Since I posted about Busch Gardens last week, I’ve heard from a few of the elders, longtime Valley residents, who remember most fondly the ‘live bird shows’, including one in which a parrot pedaled across the stage on a tricycle. Also remembered was the unrestrained quaffing of beer in the ‘pavilions’ by the adults, followed inevitably by fender bending mayhem in the parking lot afterward. This was a different time, before Mothers Against Drunk Driving, air bags and shoulder seat belts, among many other institutional cautions of our modern world. Before nut allergies and predator databases. In the 1970’s, prudence meant filters on your Pall Malls. Now prudence requires filters on the mobile phone to prevent XXX-rated content from streaming into the palm of your pre-teen’s hand.
Our sense of wonder was different then, and so too was our sense of caution. The parameters of risk have shifted. We thought nothing, as kids, of playing outside unattended for hours on end without a drop of sunscreen. Now we slather on the SPF 50 and never let the kids leave the yard. We know more than ever about the requirements of nutrition and exercise, yet are enormously fat. We cling to gadgets only a short time ago were luxuries to the wealthiest among us, and yet are already hypnotically bored by them. We have no understanding of the technological magic behind the screen which makes it all go, but we take it for granted the next version will be better, faster, cheaper.
In the absence of wonder we are drawn to simplicity of the old country. Bring us that bird. I’ll take that one, there. Chop, chop. There’s dinner, kids. Like our grandparents did it.
Went looking for the elusive but famous Budweiser parrots today. They’ve been thought for years to be nesting along the railroad tracks adjacent to the beer plant, refugees from Busch Gardens of yore. Didn’t see the birds but found nests of urban refugees being rousted from their perch along the 405 by the police. A woman in yellow pants staggered out of a flooded and trash-strewn gully, pushed her way through a gap in a chain-link fence as casually as if she were emerging from a beaded curtain to her kitchen and asked me for a smoke and if my name was James. She seemed unaware of the official rousting going on just above her, in the shadows of the overpass. My civic loyalties a bit divided, I helpfully told her the cops were about. She pinwheeled in a disoriented circle, then continued walking alongside me as we, suddenly a couple, were observed by the LAPD.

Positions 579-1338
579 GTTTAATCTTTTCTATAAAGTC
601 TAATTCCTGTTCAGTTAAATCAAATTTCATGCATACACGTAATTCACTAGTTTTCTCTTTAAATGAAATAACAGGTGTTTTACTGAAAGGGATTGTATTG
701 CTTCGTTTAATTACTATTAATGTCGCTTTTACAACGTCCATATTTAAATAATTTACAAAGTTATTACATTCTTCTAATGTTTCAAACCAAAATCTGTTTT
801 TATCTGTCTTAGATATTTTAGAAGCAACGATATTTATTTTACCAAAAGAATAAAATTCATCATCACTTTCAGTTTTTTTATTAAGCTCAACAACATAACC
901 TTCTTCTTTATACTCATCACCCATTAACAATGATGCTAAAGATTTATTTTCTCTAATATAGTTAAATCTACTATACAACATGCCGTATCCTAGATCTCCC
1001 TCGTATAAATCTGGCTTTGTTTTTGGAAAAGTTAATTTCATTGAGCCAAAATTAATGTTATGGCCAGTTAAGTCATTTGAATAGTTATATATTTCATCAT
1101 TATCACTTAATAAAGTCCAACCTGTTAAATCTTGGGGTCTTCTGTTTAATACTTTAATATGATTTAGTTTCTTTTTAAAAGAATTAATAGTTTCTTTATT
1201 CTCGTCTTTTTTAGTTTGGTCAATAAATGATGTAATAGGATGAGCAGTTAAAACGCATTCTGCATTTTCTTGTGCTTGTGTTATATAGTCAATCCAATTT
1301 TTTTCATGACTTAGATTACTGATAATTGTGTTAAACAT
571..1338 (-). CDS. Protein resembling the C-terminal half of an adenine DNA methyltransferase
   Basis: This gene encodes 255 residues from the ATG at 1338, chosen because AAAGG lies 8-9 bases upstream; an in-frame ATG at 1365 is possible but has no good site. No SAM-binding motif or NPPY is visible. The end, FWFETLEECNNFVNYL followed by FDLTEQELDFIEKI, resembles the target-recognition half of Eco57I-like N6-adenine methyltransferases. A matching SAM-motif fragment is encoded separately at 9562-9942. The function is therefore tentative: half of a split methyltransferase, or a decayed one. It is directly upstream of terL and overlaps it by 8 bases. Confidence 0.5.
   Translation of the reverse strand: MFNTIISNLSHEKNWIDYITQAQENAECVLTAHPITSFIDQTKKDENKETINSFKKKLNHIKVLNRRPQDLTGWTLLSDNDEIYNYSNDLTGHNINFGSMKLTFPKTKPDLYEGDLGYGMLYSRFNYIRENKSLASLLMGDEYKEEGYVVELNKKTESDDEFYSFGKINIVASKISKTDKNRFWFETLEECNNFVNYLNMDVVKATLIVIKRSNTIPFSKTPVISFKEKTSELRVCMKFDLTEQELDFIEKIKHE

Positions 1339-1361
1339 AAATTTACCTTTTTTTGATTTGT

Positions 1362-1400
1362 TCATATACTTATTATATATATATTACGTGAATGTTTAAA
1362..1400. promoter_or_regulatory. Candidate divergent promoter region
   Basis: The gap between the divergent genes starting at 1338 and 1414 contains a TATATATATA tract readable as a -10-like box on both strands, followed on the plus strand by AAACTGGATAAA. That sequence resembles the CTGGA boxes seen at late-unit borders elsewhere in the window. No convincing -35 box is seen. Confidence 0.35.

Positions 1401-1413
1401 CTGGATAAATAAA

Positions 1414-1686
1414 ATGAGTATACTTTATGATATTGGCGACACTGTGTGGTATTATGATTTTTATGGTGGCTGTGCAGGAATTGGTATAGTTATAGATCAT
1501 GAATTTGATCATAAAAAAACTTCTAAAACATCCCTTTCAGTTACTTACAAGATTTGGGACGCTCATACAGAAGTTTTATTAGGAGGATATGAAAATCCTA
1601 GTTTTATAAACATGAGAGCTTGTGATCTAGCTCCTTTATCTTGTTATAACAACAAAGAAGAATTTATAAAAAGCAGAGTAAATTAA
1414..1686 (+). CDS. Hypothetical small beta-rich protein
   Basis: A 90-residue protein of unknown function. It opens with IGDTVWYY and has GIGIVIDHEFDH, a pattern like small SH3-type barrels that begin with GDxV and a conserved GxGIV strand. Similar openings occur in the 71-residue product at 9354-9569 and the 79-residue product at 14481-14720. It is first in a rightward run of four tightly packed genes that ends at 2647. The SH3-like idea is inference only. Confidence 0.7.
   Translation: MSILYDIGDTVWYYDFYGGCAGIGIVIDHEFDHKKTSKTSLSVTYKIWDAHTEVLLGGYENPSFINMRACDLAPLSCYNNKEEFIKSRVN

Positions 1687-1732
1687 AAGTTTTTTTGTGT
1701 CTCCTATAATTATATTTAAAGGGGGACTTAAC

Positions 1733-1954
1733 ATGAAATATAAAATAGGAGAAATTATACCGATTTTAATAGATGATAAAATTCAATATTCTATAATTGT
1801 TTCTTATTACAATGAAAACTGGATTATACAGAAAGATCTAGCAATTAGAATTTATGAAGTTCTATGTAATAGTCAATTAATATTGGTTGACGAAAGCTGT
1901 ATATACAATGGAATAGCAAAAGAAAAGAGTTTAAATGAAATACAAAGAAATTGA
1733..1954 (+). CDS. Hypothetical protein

Well, this will be interesting. How am I going to explain this?
We walked side by side, sort of, as I contemplated a plausible alibi for my impromptu assignation here in the hidden backside of the Valley. I, conspicuous white man, was just looking for the parrots, officer.
A second man, perhaps whose name was James, emerged from a gap in another fence and she skipped ahead toward him eagerly. Without preamble, they marched with purpose away from the tracks and disappeared into the shrubwork. Her clothes looked slept in but she had a pretty decent weave going. No policemen followed them.
Busch Gardens in its heyday. Seventeen acres of lagoons and exotic birds served by monorail and boat. Lots of wildlife tours for the kids and free beer for the adults at any one of five ‘hospitality houses’, like the Michelob Terrace. Remarkably, this nearly perfectly designed childcare arrangement fell out of fashion in the 70’s and the park closed after a mere fourteen years.